Chief Financial Officer's (CFO) Report to the Board
301 Moved Permanently
III. Budget Results - Third Quarter 2016
Approved Budget Modifications
The 2016 Budget Resolution delegated to the Chief Financial Officer (CFO) and selected other officials the authority to make certain modifications to the 2016 FDIC Operating Budget. The following budget reallocations were made during the third quarter in accordance with the authority delegated by the Board of Directors. None of these modifications changed the total 2016 FDIC Operating Budget as approved by the Board in December 2015.
- In August 2016, the CFO approved the realignment of existing Salaries and Compensation budget among three divisions within the Ongoing Operations component based on an analysis of year-to-date spending for regular salaries and fringe benefits. The reallocation provided the Division of Insurance and Research and the Division of Information Technology (DIT) with additional budget authority of $1.5 million and $0.5 million, respectively. This was offset by a reduction of $2.0 million in the salaries and compensation budget of the Division of Risk Management Supervision.
- In August 2016, the CFO approved additional changes within both the Ongoing Operations and Receivership Funding budget components. The following changes were made within the Ongoing Operations budget component:
- The Information Security & Privacy Staff (ISPS) budget was increased by $1,750,388 ($1,350,388 in the Outside Services – Personnel expense category and $400,000 in the Equipment expense category) to provide funding for credit monitoring and compliance with new Federal Information Security Management Act of 2002 regulations.
- The DIT budget was increased by $600,000 in the Outside Services – Personnel category to support an independent security assessment and the mandatory implementation of a security tool developed by the Department of Homeland Security.
- The CIO Council budget was reduced by $5.5 million in the Outside Services – Personnel expense category, based on a reassessment of 2016 resource requirements and current spending plans for CIO Council projects.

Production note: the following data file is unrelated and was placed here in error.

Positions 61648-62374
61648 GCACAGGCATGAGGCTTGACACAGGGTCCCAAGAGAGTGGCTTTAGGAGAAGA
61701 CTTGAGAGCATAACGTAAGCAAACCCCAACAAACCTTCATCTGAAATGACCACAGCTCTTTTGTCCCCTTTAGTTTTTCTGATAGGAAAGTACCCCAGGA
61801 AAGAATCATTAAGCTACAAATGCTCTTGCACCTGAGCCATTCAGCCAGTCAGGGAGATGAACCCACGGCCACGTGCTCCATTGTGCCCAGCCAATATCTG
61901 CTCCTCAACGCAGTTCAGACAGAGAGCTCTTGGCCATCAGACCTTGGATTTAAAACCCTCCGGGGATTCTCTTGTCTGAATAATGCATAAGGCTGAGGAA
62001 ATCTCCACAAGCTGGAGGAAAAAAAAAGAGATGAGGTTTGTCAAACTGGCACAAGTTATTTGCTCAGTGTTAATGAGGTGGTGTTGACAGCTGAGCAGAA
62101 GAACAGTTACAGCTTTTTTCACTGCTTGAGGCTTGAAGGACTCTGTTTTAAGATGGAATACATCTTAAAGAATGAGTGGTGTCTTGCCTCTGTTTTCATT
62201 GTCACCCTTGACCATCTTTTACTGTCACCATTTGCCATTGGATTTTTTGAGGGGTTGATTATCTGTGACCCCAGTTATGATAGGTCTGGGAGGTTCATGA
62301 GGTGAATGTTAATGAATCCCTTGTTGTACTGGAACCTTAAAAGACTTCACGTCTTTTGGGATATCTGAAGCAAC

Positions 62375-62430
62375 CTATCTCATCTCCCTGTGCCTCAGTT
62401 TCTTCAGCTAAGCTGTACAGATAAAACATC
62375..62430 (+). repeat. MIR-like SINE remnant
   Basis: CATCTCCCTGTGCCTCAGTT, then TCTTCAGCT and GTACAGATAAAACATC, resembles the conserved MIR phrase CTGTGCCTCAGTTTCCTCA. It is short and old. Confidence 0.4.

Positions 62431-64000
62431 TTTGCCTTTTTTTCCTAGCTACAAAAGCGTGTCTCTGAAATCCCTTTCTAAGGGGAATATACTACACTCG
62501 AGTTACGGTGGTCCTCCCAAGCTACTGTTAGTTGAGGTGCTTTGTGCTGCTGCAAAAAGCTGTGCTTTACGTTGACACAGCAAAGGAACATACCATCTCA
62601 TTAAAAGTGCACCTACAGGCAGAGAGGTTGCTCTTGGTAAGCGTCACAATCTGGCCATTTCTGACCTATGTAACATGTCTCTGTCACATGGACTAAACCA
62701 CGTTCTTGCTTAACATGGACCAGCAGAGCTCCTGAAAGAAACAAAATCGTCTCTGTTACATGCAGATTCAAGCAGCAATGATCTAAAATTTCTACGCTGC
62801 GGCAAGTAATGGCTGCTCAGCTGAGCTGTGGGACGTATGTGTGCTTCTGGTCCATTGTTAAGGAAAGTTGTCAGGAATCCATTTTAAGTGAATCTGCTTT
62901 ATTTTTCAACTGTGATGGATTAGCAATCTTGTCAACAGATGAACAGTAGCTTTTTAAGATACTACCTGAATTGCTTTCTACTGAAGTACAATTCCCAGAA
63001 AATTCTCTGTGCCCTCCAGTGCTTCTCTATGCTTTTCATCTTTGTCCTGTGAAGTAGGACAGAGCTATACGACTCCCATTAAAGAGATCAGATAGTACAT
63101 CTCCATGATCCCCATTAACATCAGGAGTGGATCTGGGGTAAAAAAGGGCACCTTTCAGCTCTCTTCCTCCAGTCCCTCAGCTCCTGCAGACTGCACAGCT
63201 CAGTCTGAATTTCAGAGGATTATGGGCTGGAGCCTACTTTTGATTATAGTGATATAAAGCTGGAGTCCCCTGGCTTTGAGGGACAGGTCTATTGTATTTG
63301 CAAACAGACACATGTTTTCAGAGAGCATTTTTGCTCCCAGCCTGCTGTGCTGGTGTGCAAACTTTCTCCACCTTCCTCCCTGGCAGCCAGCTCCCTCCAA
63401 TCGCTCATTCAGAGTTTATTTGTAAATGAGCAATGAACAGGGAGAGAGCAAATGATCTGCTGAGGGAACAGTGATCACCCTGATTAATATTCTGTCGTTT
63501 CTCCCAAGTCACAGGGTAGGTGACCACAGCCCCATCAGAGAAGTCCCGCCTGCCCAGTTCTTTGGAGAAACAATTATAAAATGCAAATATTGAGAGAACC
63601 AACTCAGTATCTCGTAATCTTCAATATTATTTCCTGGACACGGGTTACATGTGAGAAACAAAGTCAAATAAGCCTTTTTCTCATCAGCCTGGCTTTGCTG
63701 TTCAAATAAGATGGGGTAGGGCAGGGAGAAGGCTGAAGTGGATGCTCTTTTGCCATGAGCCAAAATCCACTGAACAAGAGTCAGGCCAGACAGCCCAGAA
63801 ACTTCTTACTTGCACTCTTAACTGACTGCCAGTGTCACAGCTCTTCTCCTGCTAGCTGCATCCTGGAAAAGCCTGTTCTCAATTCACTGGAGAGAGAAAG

- A total of $3,149,612 was realigned to the Corporate Unassigned contingency reserve.
- In the Receivership Funding budget component, $100,000 was realigned from the Corporate Unassigned contingency reserve to the Outside Services - Personnel expense category of the ISPS budget, also related to IT security requirements.
- In September 2016, the CFO approved an increase in DIT’s Ongoing Operations budget of $5,038,617 ($4,875,617 in the Outside Services – Personnel expense category and $163,000 in the Equipment expense category). The purpose of this increase was largely to address projected operational shortfalls in DIT’s budget for infrastructure services and to provide funding to conduct two high priority security initiatives and an update of the IT strategic plan, including development of a communications strategy to disseminate information on the CIO’s plans for changes in the delivery of IT services. The increase in the DIT budget was offset by a corresponding reduction in the Corporate Unassigned contingency reserve.
The amounts remaining within the Corporate Unassigned contingency reserves for the Ongoing Operations and Receivership Funding budget components were $14,715,540 and $27,536,513, respectively, following these 3rd quarter budget changes.
The 2016 Budget Resolution also delegated to the CFO the authority to modify approved 2016 staffing authorizations for divisions and offices, as long as those modifications did not increase the total approved 2016 FDIC Operating Budget. The following changes were approved by the CFO in accordance with the authority delegated to him by the Board of Directors:
- In September, the CFO approved an increase of seven permanent authorized positions in the Office of the Inspector General (OIG). This increase brought the OIG’s 2016 staffing authorization into line with the OIG’s pending FY2017 appropriation request. According to the OIG, the requested staffing increase was necessary to address the rising workload associated with Congressional requests.
- No funds were reallocated within the OIG budget as a result of this change. Sufficient funds were available to cover these additional positions because of delays in filling budgeted vacancies.